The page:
In The Woodshed

Play­ing the changes will ex­pand your Pen­ta­tonic po­si­tion play­ing and make your blues sound more so­phis­ti­cated, says Char­lie Grif­fiths.

Guitar Techniques - - LEARNING ZONE -

Last month we dis­cov­ered that ‘play­ing the changes’ over a Mi­nor blues can yield a more so­phis­ti­cated sound and gen­er­ate more mu­si­cal ideas than the typ­i­cal ap­proach of jam­ming over the whole thing us­ing the first po­si­tion of our favourite Mi­nor Pen­ta­tonic scale.

In this les­son we will use the same ap­proach and play over a sim­ple Ma­jor 12-bar blues with a view to play­ing a dif­fer­ent scale over each chord. Our blues pro­gres­sion has three dif­fer­ent chords: A7-D7-E7, so we will also need three dif­fer­ent scales. The chords in a Ma­jor blues are typ­i­cally Dom­i­nant 7th,

1-3-5-b7. which has the in­ter­vals For the pur­poses of our ex­er­cise we will stick with the Ma­jor Pen­ta­tonic scale, which has the in­ter­vals 1-2-3-5-6. Both the chord and scale share the notes of a ma­jor triad (1-3-5), so the Ma­jor Pen­ta­tonic is a good way of melod­i­cally out­lin­ing the ‘core’ sound of the chord while the Ma­jor 2nd and 6th are fan­tas­tic in­ter­val­lic ad­di­tions to the melodic melt­ing pot, bring­ing to mind play­ers like Eric John­son and Joe Bona­massa.

In the first ex­am­ple we ex­er­cise the me­chan­ics of play­ing the changes. The idea is to play a con­stant stream of notes and play one scale per chord while chang­ing the scale to suit the chord. The first bar is A7, there­fore you would play A Ma­jor Pen­ta­tonic. The next bar is D7 over which you would play D Ma­jor Pen­ta­tonic. You should change the scale on the down­beat of the chord change and aim to go to the near­est avail­able note of the new scale. This will pro­vide a smooth melodic ef­fect, rather than the dis­jointed (and pre­dictable) sound that al­ways start­ing on the root note would pro­duce.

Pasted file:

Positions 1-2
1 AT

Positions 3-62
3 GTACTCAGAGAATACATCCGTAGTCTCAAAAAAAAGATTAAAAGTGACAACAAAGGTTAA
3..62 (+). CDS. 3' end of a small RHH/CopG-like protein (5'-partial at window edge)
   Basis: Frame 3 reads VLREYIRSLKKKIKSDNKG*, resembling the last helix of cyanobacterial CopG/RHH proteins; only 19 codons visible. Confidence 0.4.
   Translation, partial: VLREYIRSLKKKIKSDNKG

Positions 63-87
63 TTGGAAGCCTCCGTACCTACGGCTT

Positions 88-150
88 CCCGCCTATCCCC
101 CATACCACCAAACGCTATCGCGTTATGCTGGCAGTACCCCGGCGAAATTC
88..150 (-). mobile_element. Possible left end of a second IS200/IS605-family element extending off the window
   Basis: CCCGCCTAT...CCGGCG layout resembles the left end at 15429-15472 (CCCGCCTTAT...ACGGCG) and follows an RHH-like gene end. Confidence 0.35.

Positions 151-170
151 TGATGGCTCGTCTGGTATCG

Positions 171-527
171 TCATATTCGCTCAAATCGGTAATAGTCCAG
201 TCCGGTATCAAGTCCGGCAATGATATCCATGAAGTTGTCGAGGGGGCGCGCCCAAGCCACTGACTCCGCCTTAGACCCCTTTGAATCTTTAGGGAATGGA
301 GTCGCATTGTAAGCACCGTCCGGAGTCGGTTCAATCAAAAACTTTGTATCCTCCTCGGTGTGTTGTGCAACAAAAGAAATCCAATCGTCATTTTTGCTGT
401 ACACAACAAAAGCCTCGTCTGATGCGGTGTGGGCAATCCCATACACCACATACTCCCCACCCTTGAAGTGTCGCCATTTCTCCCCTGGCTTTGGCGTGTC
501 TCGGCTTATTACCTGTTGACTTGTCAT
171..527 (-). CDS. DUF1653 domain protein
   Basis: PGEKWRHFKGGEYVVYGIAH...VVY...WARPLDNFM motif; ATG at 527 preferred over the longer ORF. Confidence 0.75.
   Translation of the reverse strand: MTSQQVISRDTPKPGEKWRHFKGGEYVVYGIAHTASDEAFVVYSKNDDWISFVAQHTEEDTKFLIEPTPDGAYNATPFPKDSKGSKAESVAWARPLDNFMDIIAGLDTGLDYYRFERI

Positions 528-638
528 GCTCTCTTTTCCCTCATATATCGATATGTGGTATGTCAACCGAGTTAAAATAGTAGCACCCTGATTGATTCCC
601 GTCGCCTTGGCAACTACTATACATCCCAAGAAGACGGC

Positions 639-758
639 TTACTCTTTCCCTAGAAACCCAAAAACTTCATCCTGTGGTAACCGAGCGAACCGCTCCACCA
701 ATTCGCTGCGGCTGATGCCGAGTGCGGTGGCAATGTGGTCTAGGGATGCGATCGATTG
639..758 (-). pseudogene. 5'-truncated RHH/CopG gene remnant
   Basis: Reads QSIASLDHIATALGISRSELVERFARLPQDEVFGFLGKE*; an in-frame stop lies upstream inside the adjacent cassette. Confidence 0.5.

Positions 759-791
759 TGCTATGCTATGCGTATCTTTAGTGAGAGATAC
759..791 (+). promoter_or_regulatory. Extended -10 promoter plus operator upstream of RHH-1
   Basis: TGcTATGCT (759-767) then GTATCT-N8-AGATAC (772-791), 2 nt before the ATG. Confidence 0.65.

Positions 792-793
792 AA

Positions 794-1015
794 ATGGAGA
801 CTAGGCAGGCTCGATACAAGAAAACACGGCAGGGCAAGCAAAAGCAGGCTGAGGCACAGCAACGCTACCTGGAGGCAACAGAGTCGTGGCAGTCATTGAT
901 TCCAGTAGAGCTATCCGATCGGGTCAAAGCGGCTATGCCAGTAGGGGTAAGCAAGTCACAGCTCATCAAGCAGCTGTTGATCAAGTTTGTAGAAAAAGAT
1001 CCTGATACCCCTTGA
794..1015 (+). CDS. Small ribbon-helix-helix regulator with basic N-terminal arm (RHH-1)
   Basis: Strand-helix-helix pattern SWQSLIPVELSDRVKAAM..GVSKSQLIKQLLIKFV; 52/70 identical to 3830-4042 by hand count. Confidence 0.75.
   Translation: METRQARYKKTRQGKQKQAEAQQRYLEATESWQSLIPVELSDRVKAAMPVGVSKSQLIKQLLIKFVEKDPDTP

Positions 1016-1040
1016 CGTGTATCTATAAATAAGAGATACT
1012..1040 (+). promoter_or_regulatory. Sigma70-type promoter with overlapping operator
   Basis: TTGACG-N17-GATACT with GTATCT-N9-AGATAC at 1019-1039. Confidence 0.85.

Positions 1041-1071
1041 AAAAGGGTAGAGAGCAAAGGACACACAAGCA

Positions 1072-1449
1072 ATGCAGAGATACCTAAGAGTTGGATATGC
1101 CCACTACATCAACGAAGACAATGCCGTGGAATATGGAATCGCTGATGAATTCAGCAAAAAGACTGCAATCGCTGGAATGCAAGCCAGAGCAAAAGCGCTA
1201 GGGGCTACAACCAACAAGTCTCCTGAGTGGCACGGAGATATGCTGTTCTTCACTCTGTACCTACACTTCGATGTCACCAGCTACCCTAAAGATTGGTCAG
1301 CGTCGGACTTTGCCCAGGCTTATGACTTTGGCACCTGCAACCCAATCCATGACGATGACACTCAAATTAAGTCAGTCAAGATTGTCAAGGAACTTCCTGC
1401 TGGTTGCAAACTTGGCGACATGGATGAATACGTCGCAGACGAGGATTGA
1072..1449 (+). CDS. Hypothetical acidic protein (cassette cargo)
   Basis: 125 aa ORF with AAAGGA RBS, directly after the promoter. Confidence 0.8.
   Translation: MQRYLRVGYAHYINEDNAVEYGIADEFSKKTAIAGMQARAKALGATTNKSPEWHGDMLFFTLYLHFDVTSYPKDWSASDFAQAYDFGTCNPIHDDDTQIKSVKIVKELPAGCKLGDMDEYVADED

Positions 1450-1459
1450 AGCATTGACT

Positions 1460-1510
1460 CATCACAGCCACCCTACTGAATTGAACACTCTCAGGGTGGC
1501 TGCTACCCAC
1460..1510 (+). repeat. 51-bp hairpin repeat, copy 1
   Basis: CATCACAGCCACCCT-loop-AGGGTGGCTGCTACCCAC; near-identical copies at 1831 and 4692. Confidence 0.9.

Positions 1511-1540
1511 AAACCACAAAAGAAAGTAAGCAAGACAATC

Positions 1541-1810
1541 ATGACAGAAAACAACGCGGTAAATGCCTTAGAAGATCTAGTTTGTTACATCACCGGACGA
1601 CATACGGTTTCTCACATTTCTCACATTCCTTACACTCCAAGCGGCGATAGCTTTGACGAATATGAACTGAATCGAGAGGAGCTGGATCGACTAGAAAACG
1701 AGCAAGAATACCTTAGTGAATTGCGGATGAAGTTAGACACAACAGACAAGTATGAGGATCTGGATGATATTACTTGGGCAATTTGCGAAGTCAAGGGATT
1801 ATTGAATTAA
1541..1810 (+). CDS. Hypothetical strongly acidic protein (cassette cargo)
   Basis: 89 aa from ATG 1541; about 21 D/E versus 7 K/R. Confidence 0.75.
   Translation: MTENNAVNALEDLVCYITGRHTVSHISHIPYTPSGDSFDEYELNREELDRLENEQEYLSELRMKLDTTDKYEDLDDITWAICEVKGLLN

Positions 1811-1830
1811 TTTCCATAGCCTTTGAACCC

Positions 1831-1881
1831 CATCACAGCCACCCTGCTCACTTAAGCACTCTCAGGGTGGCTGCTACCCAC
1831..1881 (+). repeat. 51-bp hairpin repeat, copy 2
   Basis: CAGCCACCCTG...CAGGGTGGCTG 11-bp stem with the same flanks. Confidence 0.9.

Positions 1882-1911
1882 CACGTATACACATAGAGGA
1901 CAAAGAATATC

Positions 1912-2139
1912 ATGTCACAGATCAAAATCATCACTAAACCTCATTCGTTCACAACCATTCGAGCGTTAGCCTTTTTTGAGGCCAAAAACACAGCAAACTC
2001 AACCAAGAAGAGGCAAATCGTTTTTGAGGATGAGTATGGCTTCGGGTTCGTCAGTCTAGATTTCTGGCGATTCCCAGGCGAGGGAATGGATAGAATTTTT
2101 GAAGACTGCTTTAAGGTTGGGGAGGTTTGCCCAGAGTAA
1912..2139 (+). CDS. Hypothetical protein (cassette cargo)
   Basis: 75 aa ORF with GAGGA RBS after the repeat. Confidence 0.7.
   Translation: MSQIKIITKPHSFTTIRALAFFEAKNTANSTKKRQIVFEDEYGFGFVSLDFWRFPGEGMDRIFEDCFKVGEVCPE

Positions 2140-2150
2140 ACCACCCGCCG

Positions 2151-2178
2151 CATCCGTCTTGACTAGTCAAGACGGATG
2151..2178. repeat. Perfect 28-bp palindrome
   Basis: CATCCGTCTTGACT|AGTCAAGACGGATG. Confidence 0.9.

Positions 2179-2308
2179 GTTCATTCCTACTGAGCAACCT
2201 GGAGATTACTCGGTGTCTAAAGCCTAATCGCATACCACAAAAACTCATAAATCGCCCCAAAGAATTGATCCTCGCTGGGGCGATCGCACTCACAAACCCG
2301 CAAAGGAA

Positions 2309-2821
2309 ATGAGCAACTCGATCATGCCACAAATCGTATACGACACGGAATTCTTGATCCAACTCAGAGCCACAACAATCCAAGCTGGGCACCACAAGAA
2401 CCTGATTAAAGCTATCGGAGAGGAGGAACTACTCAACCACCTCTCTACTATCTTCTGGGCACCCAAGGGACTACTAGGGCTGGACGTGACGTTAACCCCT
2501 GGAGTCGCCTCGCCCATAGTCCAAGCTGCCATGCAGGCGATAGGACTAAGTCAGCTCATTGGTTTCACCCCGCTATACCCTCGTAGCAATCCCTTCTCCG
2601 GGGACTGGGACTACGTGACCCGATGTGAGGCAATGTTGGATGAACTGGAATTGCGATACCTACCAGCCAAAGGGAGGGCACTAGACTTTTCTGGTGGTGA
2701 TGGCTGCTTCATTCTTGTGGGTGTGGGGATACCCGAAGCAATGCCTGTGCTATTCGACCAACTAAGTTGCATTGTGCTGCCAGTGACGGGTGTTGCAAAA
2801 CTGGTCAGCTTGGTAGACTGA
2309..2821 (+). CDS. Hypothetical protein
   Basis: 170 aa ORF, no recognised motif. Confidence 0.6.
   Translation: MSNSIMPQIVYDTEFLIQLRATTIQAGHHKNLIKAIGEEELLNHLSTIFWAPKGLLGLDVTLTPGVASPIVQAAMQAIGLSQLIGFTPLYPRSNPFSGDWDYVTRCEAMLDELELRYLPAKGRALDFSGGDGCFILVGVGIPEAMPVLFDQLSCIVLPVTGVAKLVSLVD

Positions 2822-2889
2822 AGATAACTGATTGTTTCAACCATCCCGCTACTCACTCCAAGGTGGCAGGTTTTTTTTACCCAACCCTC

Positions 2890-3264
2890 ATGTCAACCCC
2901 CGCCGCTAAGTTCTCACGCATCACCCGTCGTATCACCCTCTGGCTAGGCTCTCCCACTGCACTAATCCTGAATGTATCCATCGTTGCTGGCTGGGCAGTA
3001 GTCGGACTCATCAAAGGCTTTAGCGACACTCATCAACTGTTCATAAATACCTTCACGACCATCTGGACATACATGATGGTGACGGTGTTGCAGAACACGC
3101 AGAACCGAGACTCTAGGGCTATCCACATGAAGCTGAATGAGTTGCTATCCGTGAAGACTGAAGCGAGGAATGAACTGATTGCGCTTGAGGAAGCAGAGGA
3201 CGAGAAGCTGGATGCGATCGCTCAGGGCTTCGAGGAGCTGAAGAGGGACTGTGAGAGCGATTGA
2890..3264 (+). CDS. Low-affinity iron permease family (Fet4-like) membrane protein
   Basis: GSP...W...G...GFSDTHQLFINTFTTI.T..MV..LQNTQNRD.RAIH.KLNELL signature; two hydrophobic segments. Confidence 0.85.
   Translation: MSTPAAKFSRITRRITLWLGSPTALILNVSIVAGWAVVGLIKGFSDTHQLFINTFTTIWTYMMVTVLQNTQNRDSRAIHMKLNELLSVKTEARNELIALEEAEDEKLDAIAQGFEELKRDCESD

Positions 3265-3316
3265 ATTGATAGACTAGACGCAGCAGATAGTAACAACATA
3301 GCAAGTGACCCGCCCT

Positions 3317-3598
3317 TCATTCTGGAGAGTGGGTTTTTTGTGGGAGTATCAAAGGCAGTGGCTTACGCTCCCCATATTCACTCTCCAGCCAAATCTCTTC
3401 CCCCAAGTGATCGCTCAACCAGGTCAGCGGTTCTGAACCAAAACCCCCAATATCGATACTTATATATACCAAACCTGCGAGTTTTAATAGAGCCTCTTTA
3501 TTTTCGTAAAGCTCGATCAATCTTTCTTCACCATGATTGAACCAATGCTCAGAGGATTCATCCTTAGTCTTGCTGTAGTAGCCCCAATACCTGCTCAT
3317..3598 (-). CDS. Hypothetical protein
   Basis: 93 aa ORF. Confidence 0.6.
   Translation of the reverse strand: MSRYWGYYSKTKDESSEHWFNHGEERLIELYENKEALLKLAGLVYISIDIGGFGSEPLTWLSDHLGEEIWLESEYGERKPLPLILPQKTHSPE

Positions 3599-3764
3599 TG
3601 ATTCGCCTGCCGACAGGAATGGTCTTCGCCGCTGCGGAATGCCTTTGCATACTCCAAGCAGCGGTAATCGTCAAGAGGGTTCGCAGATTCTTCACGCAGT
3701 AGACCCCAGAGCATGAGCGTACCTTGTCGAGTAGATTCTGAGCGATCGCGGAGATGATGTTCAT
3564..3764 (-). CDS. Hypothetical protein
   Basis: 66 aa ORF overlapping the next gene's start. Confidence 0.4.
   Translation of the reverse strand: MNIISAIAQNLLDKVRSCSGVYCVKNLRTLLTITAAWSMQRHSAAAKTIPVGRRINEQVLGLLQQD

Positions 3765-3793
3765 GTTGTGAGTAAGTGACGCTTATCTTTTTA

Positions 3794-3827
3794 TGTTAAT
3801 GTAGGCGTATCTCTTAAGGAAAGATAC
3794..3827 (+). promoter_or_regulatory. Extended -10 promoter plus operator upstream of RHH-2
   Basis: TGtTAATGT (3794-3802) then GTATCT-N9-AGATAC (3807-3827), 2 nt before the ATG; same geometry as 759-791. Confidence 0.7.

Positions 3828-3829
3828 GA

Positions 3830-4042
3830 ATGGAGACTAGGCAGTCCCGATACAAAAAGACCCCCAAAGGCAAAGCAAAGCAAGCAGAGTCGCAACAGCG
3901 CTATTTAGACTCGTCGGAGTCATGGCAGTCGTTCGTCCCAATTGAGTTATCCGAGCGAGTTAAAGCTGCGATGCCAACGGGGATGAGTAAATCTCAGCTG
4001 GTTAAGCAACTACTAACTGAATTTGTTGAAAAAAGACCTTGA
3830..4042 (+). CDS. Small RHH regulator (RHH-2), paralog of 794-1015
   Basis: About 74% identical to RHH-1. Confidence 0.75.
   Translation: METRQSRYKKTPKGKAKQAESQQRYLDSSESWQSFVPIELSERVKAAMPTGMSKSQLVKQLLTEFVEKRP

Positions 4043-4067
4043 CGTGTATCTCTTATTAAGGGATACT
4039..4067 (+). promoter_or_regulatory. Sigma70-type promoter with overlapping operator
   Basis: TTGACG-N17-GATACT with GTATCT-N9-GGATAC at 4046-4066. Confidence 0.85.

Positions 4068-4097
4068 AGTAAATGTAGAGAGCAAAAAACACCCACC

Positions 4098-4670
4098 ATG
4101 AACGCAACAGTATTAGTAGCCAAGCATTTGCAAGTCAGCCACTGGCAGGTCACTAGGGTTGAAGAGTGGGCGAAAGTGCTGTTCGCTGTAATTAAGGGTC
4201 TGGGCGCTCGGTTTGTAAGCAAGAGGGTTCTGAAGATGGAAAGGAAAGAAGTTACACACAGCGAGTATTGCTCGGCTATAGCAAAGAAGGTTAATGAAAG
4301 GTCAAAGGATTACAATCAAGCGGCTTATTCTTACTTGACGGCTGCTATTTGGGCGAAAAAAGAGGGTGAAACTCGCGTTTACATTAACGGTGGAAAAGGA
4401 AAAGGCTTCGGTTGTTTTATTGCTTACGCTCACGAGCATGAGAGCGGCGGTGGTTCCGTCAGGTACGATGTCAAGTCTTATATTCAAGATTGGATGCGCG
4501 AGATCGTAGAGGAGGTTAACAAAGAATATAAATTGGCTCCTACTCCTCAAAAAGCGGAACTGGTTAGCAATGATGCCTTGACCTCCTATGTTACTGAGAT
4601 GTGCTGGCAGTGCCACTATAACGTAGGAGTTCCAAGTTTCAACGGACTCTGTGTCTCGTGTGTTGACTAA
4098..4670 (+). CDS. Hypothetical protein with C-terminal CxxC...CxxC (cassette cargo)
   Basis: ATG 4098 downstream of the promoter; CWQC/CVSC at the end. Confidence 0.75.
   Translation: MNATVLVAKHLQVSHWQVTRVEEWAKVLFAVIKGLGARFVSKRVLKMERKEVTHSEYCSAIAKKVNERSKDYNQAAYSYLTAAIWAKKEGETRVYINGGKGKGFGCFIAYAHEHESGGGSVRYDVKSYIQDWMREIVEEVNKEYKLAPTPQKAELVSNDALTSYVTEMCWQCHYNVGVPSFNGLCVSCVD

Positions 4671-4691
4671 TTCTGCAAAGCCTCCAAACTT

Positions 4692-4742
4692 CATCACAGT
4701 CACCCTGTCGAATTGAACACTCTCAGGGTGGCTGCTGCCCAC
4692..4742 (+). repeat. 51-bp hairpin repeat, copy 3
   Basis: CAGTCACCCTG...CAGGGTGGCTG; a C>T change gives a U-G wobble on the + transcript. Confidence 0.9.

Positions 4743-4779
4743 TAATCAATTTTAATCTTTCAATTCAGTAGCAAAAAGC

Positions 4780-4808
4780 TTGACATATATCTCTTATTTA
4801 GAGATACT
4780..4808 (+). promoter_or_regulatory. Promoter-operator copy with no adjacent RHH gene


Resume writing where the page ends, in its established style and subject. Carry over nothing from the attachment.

No­tice that all three scales are played in the same area of neck by us­ing first po­si­tion, fourth po­si­tion and third po­si­tions of the Ma­jor Pen­ta­ton­ics. The in­ter­est­ing thing is; if you com­bine all three of those po­si­tions into one po­si­tion you end up with the notes A-B-C#-D-E-F#-G# or, in other words, the A Ma­jor scale. There are also a lot of shared notes be­tween all three Pen­ta­tonic scales, so it is a good idea to high­light the dif­fer­ences be­tween them in or­der to make the chord changes more pow­er­ful. For ex­am­ple, com­pare the notes of A Ma­jor Pen­ta­tonic (A-B-C#-E-F#) with those of D Ma­jor Pen­ta­tonic (D-E-F#-A-B). No­tice that four of the notes re­main un­changed (A-B-E-F#). The C# note how­ever changes to a D, so aim to tar­get the D when the D7 chord comes around. Sim­i­larly the E Ma­jor Pen­ta­tonic has a G# that isn’t present in the other two scales, so that’s a good note to save up for the E7 chord (try bend­ing up to it - it sounds great!).

We’ve pre­pared a solo for you us­ing this ‘one scale per chord’ ap­proach, so try learn­ing it note for note while be­ing aware of the chord-to-scale re­la­tion­ship. Once you have mas­tered the solo and played it over the back­ing track, try im­pro­vis­ing one of your own us­ing this same ap­proach.

The ham­meron dou­blestop in bar 11 of Ex­am­ple 2

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